Beedie’s Co-Laboratorio Peru initiative facilitates planning dialogues

Aug 11, 2016

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Beedie’s Co-Laboratorio Peru initiative hosted a series of working sessions in Peru attended by government officials, community leaders, academics, and NGOs.

Beedie’s Co-Laboratorio Peru initiative hosted a series of working sessions in Peru attended by government officials, community leaders, academics, and NGOs.

Series of working sessions discuss collaborative governance in Peruvian natural resources.

Governance, leadership, sustainable development, and social and economic impact in the Peruvian natural resources sector were just some of the hot topics on the agenda at a series of planning sessions held in Peru this spring.

Titled “Collaborating for Transformation”, the working sessions brought government officials, community leaders, academics, and NGOs together to dialogue and plan. Held at the Universidad del Pacifico in Lima in spring 2016, the sessions were the next stage of the programming that is picking up steam under the Beedie School of Business based Co-Laboratorio (Co-Lab) Peru.

Led by Beedie faculty June Francis and Kristina Henriksson, the Co-Lab program aims to strengthen systems change, innovation and collaboration among policy-makers, local government, universities, industry, NGOs, and community leaders.

The Co-Lab mobilizes and engages cross-sector stakeholders in generating knowledge, experiential learning, and shaping inclusive solutions to complex resource governance and sustainable livelihoods challenges.

The series of sessions were facilitated by an interdisciplinary team of faculty and professionals from the Beedie School of Business, SFU’s School of Public Policy, SFU’s Faculty of Environment, Deloitte, and ULULA, together with Peruvian colleagues.

One of the session’s contributors was Beedie School of Business alumnus Chief Ian Campbell, a graduate of the first cohort of Beedie’s pioneering Executive MBA in Aboriginal business and leadership.

A cultural ambassador for the Squamish People, Campbell spoke about the similarities of indigenous communities’ relationships with the extractive resource sector across the globe.

Emphasizing the need for collaboration, he recognized the requirement for discussion to ensure that the environment is protected, but also acknowledged the need to develop and create responsible extractive industries that are mindful of the needs of indigenous peoples.

“We are all in the same canoe – we need to collaborate with and trust each other,” he said. “Peru is not isolated, it is part of the world. It needs to find a balance between innovation, improvement, and environmental protection. Business and economic development must be an expression of our values as a collective.”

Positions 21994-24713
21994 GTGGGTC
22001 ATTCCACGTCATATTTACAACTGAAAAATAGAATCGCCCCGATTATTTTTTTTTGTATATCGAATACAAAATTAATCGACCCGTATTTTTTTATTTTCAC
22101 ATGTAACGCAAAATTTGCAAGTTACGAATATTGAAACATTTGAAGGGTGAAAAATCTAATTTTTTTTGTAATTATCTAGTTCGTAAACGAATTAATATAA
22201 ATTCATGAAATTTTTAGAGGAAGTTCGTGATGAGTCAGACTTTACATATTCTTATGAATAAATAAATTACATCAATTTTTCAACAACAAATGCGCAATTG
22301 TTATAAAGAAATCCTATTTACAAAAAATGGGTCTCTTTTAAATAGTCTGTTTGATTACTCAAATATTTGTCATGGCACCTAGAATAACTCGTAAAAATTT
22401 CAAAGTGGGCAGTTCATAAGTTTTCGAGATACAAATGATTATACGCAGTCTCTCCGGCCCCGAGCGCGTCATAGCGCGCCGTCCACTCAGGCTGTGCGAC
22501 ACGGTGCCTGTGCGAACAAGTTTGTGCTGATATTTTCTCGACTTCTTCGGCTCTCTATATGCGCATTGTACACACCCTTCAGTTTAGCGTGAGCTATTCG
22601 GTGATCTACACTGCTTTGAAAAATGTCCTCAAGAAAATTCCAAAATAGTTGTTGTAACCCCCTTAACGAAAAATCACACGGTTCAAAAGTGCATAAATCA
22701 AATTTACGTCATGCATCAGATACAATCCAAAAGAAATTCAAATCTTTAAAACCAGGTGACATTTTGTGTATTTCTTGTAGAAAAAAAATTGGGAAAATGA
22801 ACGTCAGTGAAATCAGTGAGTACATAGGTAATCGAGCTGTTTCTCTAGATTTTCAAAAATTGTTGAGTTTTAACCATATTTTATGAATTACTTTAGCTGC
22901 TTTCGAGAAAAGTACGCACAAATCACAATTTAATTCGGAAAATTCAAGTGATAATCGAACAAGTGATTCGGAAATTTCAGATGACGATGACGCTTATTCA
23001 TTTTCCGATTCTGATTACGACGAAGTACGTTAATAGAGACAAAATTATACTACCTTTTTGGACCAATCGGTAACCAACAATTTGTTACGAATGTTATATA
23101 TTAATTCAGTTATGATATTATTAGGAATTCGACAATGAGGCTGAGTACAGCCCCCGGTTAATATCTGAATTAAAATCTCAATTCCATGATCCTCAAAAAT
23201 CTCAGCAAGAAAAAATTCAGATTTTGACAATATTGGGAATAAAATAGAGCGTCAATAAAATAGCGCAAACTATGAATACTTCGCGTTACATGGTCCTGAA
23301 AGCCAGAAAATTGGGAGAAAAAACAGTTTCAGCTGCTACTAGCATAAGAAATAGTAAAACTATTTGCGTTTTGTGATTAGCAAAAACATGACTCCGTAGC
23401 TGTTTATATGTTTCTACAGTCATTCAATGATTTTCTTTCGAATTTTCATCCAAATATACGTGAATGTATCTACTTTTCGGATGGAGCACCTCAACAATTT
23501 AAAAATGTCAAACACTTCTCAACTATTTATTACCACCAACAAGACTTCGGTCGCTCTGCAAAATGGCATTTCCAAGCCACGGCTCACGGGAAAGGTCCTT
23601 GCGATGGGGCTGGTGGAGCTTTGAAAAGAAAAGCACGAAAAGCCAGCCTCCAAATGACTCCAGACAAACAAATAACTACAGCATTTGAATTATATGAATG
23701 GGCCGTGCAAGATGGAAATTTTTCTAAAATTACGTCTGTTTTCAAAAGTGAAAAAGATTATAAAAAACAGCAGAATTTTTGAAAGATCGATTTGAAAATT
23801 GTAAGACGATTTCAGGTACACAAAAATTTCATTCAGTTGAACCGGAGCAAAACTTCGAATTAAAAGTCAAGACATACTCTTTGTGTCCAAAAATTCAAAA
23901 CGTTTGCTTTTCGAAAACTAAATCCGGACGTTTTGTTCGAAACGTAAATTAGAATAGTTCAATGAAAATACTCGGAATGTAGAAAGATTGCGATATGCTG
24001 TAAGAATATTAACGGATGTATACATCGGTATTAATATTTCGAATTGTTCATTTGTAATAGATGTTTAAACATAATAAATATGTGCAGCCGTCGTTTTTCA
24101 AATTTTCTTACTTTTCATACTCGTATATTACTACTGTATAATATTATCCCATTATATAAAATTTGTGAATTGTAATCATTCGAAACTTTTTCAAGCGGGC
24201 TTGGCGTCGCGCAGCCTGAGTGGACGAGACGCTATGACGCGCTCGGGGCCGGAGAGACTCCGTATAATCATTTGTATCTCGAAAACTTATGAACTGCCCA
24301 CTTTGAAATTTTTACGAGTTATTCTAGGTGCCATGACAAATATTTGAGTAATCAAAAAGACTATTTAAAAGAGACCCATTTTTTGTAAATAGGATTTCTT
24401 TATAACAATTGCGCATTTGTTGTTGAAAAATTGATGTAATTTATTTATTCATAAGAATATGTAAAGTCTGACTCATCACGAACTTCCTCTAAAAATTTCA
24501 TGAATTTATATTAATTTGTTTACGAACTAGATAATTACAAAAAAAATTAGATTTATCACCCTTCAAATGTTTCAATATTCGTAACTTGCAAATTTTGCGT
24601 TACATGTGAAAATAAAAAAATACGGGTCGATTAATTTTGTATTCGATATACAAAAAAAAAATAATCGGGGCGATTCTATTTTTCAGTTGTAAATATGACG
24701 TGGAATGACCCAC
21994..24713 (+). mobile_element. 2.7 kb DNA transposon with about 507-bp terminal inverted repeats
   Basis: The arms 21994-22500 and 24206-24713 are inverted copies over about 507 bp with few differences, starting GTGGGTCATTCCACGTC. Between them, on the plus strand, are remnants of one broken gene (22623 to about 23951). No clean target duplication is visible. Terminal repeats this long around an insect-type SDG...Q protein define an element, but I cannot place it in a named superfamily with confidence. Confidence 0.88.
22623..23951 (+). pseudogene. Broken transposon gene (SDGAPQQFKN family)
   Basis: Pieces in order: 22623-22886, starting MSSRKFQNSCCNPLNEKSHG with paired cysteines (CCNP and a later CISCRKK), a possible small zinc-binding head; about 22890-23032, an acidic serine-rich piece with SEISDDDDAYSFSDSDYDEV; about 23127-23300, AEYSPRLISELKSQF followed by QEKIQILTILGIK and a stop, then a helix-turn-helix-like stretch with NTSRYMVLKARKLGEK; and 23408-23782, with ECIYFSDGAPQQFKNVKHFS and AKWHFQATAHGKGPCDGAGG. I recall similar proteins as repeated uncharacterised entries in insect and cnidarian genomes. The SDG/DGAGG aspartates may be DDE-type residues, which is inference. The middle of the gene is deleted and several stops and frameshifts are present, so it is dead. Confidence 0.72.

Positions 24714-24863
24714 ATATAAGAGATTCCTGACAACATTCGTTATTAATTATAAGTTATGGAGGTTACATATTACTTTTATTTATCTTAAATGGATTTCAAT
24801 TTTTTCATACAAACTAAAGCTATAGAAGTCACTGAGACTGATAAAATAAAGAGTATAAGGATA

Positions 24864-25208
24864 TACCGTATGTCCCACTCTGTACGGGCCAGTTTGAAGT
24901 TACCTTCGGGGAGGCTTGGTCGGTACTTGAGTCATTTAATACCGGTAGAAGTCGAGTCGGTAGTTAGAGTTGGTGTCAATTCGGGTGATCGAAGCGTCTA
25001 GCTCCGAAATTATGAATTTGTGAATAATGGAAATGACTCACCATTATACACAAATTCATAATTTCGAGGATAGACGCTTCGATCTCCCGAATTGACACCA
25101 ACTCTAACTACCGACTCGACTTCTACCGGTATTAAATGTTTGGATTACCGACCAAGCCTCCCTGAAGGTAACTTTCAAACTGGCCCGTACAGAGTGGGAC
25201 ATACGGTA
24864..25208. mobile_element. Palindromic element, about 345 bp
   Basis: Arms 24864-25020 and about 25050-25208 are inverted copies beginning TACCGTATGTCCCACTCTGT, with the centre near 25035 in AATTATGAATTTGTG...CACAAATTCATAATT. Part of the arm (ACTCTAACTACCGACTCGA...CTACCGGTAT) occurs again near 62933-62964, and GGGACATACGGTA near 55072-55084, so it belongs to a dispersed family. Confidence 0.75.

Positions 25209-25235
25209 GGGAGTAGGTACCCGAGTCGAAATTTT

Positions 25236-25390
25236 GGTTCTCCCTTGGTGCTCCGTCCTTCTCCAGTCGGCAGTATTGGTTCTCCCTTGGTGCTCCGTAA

Maureen Maloney, from SFU’s School of Public Policy addressed the benefits that can come from conflict. “If we use conflict as a way of trying to help grow people, communities and countries, we will actually allow people to work at better solutions than they had ever thought of previously,” she said.

The Canadian Ambassador in Peru, Gwyneth Kutz, delivered the closing speech at the session, in which she discussed the challenges and opportunities for development in the Peruvian mining sector. She too stressed the importance of dialogue in creating policies and practices for social inclusion. She informed participants that the Canadian Embassy in Peru is involved in and supports several municipal and regional projects for improved management of natural resources.

The second working session, held in Arequipa, Peru, continued the discussion generated at the Lima session through a smaller workshop format.

The final session, also held in Arequipa, saw Francis and Henriksson meet with female social leaders from mining communities in the area to discuss how to strengthen participation of women in the decisions on extractives related issues.

“There is a critical need to identify and facilitate the development within the Peruvian mining sector of more inclusive and transformative approaches with multiple stakeholders,” says Henriksson.

“These sessions were a vital component in further implementing the Co-Laboratorio Peru program. The program will not only strengthen cross-sector collaborative practice, but also enhance the role of local universities as development and innovation partners for more resilient solutions.”

CIRDI is an interdisciplinary, coalition‐based research Institute (University of British Columbia, Simon Fraser University, École Polytechnique de Montréal) operating at a global level in the area of resources and development – assisting developing countries in their own efforts to leverage the potential of their minerals sectors for economic development, sustainable livelihoods and inclusive growth.

Through CIRDI, SFU and Beedie School faculty and students engage with a global community of institutions and organizations – Universities, NGOs, government agencies and corporations – that are dedicated to improving responsible resource governance and management practices in emerging markets, within the context of ever-increasing global sustainability challenges.

For more information on Co-Laboratorio Peru, visit For information on the sessions, including reports summarizing specific practical recommendations, visit